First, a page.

August 03, 2015
As we sit mired in the dog days of summer (dies caniculares), we recall this story from the dozens which involve The Little Goniff. "Goniff," in Yiddish, is used here as a term of endearment, though it technically means "thief." Our late friend Richie was not that kind of goniff. He was a "little" goniff: He always had an angle, even if it was somewhat more or less than 90°.
The Little Goniff painted a glorious life, in checkered yellow. We would drive NYC taxicabs. In those days, our pay would be 50% of the meter and all our tips. Unlike today's drivers, who have to lease the cab and pay for gas, we would pay nothing for the privilege. The Little Goniff never mentioned that taxis, in those days, had no air conditioning, no radios and no suspension.
So, we joined the few, the proud and the hemorrhoid-afflicted. We took the Hack License course and passed the rigorous exam (we still have the answer sheet, helpfully provided to us by our instructors prior to the exam.)
The orange Hack license was a passport into a world of adventure, to say nothing of $20 cash in our pocket every Saturday night (we only drove one day a week.) Gas at 36¢ a gallon, a six pack of Bud for under $3 and SUNY tuition only $1500 (including room and board.) We were stardust. Our Uncle Harvey, who drove a taxi in 1936, gave us our best advice: Keep the cab clean. However, neither The Little Goniff nor Uncle Harvey told us what to do when our first fare was a prostitute who suggested we take the fare out in trade. Who needs Uber? We are cabbie yellow to the core. We took the cash.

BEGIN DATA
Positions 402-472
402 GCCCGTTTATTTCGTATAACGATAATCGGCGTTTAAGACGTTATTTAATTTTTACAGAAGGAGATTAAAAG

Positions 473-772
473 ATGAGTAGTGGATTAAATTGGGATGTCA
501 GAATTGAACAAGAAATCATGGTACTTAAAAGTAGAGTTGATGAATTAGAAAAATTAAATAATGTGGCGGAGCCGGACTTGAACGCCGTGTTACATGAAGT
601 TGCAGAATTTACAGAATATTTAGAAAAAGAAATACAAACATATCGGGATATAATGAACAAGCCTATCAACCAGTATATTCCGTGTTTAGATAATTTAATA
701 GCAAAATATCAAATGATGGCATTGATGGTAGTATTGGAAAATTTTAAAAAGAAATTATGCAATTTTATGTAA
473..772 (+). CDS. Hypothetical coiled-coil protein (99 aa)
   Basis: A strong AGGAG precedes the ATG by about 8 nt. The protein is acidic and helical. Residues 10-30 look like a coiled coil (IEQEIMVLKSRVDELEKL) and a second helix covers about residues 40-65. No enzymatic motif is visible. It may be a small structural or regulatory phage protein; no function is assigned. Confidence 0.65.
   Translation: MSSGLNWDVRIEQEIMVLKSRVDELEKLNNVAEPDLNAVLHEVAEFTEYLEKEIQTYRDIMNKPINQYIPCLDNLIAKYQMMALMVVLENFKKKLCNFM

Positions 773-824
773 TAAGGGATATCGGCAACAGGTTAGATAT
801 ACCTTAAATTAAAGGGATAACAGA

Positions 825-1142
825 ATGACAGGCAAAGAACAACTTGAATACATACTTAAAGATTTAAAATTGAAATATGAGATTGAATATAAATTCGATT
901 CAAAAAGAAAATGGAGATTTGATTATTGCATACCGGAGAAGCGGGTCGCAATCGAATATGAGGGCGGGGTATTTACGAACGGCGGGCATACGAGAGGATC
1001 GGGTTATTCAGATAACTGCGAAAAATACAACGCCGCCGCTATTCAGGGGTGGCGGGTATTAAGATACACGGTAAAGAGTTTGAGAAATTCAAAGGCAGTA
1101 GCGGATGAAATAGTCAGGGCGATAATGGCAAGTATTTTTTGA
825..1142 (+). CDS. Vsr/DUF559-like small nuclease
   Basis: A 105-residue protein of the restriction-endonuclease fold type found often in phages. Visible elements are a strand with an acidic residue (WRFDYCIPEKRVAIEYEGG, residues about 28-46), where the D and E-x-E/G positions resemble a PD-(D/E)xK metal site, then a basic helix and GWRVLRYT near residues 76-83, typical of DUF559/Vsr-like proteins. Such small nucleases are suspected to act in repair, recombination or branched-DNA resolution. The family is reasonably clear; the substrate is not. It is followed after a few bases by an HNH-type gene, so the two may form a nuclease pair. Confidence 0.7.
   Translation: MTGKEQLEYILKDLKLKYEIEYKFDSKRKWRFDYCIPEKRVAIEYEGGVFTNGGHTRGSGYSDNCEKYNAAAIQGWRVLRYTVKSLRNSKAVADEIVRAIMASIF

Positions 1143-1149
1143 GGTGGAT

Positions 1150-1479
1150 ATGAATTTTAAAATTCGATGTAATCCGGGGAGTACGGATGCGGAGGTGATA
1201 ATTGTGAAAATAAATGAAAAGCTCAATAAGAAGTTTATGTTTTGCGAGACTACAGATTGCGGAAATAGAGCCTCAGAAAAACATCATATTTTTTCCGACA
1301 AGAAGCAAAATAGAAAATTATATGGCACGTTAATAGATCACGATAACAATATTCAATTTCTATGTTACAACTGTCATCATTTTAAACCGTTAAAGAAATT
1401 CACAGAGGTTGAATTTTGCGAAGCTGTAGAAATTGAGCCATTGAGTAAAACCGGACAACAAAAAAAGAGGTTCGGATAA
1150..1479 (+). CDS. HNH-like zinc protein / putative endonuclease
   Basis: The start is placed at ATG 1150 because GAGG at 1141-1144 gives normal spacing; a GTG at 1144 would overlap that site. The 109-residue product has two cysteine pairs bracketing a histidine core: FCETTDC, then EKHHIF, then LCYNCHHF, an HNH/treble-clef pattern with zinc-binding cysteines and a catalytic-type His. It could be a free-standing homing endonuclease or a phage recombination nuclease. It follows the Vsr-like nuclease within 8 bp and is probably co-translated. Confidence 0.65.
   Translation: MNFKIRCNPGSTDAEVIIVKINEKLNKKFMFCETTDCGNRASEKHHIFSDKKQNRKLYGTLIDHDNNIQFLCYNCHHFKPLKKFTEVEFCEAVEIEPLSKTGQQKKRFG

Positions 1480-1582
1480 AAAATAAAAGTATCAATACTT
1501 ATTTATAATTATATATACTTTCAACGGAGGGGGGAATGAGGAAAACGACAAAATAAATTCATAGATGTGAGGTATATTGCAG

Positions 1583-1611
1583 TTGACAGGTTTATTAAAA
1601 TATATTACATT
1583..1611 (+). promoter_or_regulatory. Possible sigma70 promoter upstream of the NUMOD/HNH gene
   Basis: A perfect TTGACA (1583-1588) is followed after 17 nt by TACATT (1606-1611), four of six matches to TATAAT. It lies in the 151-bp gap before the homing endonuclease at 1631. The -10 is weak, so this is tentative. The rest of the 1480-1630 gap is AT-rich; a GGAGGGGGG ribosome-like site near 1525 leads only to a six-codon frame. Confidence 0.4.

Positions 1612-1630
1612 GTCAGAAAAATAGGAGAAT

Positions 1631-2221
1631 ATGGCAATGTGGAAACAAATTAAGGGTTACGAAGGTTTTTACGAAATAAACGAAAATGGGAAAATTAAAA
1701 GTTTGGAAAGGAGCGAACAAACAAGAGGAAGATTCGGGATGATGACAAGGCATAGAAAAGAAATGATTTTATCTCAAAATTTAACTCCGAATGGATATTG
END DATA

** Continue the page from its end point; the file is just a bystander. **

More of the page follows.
It is a modern, technology-rich world. In our profession, nowhere is this more evident than in the area of discovery. So when AD2 decided Feng Wang v. A&W Travel, 2015 NY Slip Op 06312 (2d Dep't 7/29/15) last week, we were scarcely surprised. Plaintiff, who was injured while a passenger on a bus, stood for